location = "King's Point"
tzname = "US/Eastern"
tz = timezone(tzname)
utc = timezone('UTC')
datum = "MLLW"
units = "meters"
year = 2014
month = 7
rows = []
for day in range(1, calendar.monthrange(year, month)[1] + 1):
start = tz.localize(datetime(year, month, day))
end = start + timedelta(days=1)
startUTC = utc.normalize(start.astimezone(utc))
endUTC = utc.normalize(end.astimezone(utc))
extremaUTC = tide.extrema(startUTC, endUTC)
date = {'date': day, 'day': calendar.day_abbr[start.weekday()]}
extrema = []
for e in extremaUTC:
time = tz.normalize(e[0].astimezone(tz))
# Round the time to the nearest minute.
time = time + timedelta(minutes=time.second > 30)
height = e[1]
extrema.append({'time': time.strftime('%H:%M'), 'height': "{0:.2f}".format(height)})
# This is just for nicer formatting of days with only three tides.
for _ in range(4 - len(extrema)):
extrema.append({'time': '', 'height': ''})
rows.append([date, extrema])

In [9]:
%%jinja html
<html>
<style>
h3 {font: sans-serif; color: #002277}
.datagrid table { border-collapse: collapse; text-align: left; width: 500px; }
.datagrid {font: normal 12px/150% Arial, Helvetica, sans-serif; background: #fff; overflow: hidden; border: 1px solid #006699; -webkit-border-radius: 3px; -moz-border-radius: 3px; border-radius: 3px; width:500px; }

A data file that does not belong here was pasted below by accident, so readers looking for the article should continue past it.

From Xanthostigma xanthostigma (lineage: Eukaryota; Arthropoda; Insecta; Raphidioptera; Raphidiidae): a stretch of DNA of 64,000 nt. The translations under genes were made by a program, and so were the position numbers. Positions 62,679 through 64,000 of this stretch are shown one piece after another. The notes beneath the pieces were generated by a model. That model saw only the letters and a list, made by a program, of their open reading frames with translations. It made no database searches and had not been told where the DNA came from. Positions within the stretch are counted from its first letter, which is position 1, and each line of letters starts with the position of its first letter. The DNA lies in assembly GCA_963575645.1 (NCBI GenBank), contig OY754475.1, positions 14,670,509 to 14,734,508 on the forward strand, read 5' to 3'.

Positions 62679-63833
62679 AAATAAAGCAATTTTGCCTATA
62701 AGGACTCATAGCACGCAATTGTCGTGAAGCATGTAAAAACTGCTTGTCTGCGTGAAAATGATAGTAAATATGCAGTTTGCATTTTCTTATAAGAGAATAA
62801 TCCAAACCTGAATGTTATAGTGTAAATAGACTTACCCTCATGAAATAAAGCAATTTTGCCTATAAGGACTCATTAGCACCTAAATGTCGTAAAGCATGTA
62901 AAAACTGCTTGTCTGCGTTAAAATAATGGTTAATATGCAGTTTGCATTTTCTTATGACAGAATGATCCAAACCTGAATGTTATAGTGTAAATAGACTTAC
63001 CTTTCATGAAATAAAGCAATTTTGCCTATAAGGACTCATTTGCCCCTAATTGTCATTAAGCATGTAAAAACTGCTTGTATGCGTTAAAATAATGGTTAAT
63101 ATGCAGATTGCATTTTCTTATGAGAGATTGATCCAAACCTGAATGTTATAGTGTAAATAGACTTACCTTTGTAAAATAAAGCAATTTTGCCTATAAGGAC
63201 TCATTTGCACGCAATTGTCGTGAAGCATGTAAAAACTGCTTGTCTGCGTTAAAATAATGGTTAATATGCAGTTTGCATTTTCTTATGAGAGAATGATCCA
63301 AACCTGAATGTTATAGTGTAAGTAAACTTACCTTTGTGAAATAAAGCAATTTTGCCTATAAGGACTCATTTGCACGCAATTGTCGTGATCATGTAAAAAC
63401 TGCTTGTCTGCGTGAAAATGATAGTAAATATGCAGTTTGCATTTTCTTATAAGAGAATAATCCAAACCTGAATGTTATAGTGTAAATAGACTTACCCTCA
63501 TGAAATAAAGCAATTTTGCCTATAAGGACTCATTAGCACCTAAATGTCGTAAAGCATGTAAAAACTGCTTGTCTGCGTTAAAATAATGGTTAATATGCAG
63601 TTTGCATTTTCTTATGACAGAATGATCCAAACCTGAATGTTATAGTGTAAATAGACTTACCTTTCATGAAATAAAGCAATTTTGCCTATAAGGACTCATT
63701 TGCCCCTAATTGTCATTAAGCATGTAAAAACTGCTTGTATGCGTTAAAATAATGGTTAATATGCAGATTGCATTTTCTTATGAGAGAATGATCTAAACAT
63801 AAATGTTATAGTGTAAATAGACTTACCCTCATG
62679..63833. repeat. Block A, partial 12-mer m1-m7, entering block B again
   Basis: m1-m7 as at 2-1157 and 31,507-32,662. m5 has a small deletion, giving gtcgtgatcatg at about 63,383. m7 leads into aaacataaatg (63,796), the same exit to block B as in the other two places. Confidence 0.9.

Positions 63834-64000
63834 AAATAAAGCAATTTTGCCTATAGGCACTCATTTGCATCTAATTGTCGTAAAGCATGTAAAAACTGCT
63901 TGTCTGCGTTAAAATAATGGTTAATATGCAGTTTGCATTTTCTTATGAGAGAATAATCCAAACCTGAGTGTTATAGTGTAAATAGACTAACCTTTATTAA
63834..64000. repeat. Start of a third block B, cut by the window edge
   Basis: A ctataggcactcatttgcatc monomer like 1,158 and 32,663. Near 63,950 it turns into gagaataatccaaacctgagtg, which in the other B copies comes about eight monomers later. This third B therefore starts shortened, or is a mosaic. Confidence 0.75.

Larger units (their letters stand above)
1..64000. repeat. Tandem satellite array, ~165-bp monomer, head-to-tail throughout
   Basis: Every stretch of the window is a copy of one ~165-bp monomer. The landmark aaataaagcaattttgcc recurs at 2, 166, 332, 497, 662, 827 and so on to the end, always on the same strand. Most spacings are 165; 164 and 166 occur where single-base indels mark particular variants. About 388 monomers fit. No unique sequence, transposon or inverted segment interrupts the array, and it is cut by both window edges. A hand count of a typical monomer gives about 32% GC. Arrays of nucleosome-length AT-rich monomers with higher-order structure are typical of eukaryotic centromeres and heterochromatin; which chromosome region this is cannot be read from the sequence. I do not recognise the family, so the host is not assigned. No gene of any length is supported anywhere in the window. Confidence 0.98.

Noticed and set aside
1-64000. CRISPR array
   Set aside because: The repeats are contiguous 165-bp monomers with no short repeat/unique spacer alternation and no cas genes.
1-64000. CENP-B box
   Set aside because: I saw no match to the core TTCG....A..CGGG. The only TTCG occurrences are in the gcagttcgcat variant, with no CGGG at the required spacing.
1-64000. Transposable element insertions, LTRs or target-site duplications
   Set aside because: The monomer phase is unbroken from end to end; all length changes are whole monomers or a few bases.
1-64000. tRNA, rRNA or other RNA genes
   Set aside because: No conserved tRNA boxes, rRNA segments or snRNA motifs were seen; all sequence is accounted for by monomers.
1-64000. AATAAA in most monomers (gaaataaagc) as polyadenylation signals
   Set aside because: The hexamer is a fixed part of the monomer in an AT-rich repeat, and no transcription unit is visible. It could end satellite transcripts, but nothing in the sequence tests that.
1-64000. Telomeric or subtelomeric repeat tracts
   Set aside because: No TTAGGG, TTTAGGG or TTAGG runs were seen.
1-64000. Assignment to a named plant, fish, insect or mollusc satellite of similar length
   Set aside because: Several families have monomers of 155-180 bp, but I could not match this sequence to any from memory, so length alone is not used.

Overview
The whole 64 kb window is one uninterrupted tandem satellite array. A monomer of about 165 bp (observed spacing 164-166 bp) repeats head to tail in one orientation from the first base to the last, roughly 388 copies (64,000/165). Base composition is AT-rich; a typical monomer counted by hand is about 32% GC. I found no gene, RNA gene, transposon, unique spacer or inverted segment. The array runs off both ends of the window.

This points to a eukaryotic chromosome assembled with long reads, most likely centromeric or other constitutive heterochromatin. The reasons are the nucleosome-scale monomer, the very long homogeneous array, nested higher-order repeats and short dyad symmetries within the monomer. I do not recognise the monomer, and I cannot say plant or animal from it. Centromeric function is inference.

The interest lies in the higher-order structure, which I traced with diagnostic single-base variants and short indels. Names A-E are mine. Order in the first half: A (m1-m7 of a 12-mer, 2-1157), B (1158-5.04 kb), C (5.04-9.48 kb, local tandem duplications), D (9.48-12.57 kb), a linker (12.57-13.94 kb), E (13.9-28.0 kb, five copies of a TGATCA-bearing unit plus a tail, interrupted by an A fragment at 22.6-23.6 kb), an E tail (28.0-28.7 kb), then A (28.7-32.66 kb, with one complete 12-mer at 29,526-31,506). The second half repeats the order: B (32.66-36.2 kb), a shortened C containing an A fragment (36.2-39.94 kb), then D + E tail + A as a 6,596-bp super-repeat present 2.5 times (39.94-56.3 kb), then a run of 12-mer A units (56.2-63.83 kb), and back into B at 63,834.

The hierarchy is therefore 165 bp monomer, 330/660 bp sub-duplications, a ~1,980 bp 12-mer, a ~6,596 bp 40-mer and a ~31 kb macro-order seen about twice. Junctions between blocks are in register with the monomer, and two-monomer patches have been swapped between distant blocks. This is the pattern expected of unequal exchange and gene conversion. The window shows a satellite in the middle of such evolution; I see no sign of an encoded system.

.datagrid table td, .datagrid table th { padding: 3px 10px; }
.datagrid table thead th {background:-webkit-gradient( linear, left top, left bottom, color-stop(0.05, #006699), color-stop(1, #00557F) );background:-moz-linear-gradient( center top, #006699 5%, #00557F 100% );filter:progid:DXImageTransform.Microsoft.gradient(startColorstr='#006699', endColorstr='#00557F');background-color:#006699; color:#FFFFFF; font-size: 15px; font-weight: bold; border-left: 1px solid #0070A8; }
.datagrid table thead th:first-child { border: none; }
.datagrid table tbody td { color: #00557F; border-left: 1px solid #E1EEF4;font-size: 12px;font-weight: normal; }
.datagrid table tbody .alt td { background: #E1EEf4; color: #00557F; }
.datagrid table tbody td:first-child { border-left: none; }
.datagrid table tbody tr:last-child td { border-bottom: none; }
.datagrid table tfoot td div { border-top: 1px solid #006699;background: #E1EEf4;}
.datagrid table tfoot td { padding: 0; font-size: 12px }
.datagrid table tfoot td div{ padding: 2px; }
.date {float:left}
.day {float:right}